Just a short walk to the Cambie and No. 5
shopping centre with easy access to Vancouver.
A bonus of very low maintenance fees.
TWO FABULOUS SUITES IN MELLIS GARDENS
SUITE 308 — $319,900
TOP FLOOR, 1300 sq. ft. 2 bedrooms, 2 full bathrooms, immaculate, bright, south fac-
ing, with huge entertaining size living and dining rooms plus a separate eating area off
the kitchen, great size bedrooms, excellent in-suite storage and two balconies. Lovingly
maintained by the original owners.
SUITE 304 — $398,000
TOP FLOOR, 1628 sq. ft. Massive 2 bedroom, 2 full bathroom suite- feels like a rancher!
This bright home boast skylights, huge dining room and master bedroom, two balconies,
great in-suite storage. The flexible floor plan gives you the option for a den or even a 3rd
bedroom. Newer kitchen, flooring, crown mouldings and paint. A very comfortable home!
A SPECIAL THANK YOU TO ALL MY CLIENTS, COLLEAGUES, FRIENDS AND FAMILY FOR SUPPORTING
ME IN THE 2010 WEEKEND TO END BREAST CANCER. THANKS TO YOU I HAVE RAISED MORE THEN
$30,000 FOR THE BC CANCER FOUNDATION OVER THE PAST 7 YEARS. AN EXTRA SPECIAL
THANK YOU GOES OUT TO GORD PIPKEY OF REALMORTGAGE SERVICES FOR HIS EXCEPTIONALLY
GENEROUS DONATIONS YEAR AFTER YEAR.
OPEN HOUSE
August 29th
• 12-4pm
• $5 drop in fee
September 1st
• 6-9pm
• $5 drop in fee
PHONE: 604-278-1722
WEB: WWW.RICHMONDCURLING.COM
CURLERS
Wanted!
sports
Pre-season prep
Richmond Sockeyes began their 2009-10 Pacific International Junior Hockey League pre-season schedule in impressive fashion Saturday, blank-
ing the defending playoff champion Aldergrove Kodiaks 8-0 at the Richmond Ice Centre. Sockeyes play the North Delta Devils in a home-and-home
series, beginning tonight (8 p.m. Thursday) at the Richmond Ice Centre and Saturday at 6:15 p.m. in North Delta. Richmond also hosts Abbotsford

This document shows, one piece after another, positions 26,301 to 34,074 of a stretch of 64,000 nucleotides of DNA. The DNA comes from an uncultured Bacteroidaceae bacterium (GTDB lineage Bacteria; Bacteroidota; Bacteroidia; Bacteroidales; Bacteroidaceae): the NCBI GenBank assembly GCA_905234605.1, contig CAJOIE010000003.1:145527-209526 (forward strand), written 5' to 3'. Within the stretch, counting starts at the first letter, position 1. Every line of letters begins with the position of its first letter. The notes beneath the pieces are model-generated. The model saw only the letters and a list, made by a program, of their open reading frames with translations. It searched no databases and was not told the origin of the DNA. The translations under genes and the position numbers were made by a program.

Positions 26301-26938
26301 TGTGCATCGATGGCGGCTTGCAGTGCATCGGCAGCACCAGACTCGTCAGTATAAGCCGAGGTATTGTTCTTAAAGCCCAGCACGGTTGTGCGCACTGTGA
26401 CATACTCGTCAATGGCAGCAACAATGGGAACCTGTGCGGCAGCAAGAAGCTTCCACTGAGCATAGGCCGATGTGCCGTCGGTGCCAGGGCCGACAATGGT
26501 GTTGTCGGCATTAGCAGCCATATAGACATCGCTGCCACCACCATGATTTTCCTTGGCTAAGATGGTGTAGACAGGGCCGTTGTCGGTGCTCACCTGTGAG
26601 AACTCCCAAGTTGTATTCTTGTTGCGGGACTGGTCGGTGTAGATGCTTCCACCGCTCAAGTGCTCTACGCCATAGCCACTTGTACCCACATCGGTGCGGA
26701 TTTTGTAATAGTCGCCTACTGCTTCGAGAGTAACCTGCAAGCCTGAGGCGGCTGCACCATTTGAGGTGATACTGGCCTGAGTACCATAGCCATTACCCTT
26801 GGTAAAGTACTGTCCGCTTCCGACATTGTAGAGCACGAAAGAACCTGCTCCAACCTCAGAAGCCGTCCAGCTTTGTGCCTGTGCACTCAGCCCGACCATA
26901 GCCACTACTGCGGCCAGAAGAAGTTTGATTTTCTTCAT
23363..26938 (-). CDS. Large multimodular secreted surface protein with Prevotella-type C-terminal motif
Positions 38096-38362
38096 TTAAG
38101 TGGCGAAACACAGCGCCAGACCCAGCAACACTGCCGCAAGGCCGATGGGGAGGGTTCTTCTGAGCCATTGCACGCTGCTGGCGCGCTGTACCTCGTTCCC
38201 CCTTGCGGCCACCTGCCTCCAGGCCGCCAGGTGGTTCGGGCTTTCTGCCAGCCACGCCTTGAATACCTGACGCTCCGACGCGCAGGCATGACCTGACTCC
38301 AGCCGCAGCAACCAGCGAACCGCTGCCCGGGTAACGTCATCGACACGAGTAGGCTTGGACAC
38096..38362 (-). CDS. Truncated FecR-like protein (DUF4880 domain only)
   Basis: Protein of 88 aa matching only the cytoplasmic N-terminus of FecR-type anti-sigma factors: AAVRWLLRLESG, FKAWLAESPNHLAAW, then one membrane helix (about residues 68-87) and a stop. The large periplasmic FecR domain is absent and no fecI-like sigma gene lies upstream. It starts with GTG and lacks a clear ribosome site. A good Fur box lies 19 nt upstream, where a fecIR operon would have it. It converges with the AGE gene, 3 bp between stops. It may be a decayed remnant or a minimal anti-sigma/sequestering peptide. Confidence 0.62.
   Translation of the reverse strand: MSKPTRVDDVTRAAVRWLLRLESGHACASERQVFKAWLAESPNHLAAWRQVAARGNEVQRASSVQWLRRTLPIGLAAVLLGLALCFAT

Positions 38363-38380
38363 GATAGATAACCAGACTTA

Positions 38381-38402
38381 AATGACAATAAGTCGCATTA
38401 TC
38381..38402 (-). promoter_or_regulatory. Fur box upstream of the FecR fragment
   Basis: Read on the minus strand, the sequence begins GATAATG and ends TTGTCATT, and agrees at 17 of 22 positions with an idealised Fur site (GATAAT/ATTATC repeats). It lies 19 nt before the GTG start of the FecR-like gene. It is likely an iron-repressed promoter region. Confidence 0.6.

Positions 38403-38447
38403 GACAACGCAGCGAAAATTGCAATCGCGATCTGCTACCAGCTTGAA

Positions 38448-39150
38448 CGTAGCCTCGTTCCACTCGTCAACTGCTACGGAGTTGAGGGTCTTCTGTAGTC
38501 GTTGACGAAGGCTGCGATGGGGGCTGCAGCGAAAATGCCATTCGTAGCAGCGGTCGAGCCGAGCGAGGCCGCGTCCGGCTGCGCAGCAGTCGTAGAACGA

Pilots at 5:15 p.m. Sunday at the Ice Centre.
Bantam girls’
baseball
on deck
The tryouts, qualifying and or-
ganizing are done. Now, it’s time
to “Play Ball.”
That’s just what seven Bantam
girls’ baseball teams plan to do
beginning today (Thursday) at
the national AAA championship
in Richmond.
Hosted by the Richmond City
Baseball Association under
the guidance of co-chairs Pat
Weatherill and Warren Kars-
gaard, treasurer Lisanna Lewis
and Baseball Canada rep Holly
Lapierre, the tournament will
feature two teams from B.C.—the
provincial champions and a host
squad. Also participating are
provincial winners from Alberta,
Saskatchewan, Ontario, Quebec
and Nova Scotia.
Saskatchewan and Nova Scotia
are scheduled to get the action
going with a 9 a.m. game at
Brighouse Park. At noon, Ontario
and Quebec are slated to meet at
Brighouse, while Richmond and
Alberta play at Blundell Park. And
at 3 p.m., Saskatchewan and B.C.
will play at Brighouse Park.
The remainder of the schedule
(all games at Brighouse Park) is
as follows:
•FRIDAY, AUG. 27
9 a.m.—Alberta (Pool A) vs.
Quebec (Pool A)
Noon—B.C. (Pool B) vs. Nova
Scotia (Pool B)
3 p.m.—Host (Pool A) vs. Ontario
(Pool A)
6 p.m.—B.C. (Pool B) vs.
Saskatchewan (Pool B)
•SATURDAY, AUG. 28
9 a.m.—Nova Scotia (Pool B) vs.
B.C. (Pool B)
Noon—Alberta (Pool A) vs.
Ontario (Pool A)
3 p.m.—Nova Scotia (Pool B) vs.
Saskatchewan (Pool B)
6 p.m.—Quebec (Pool A) vs.
Host (Pool A)
•SUNDAY, AUG. 29
9 a.m.—Second in Pool B vs.
First in Pool A
9 a.m.—Second in Pool A vs.
First in Pool B (Blundell Field)
Noon—Third in Pool B vs. Third
in Pool A
3 p.m.—Bronze medal game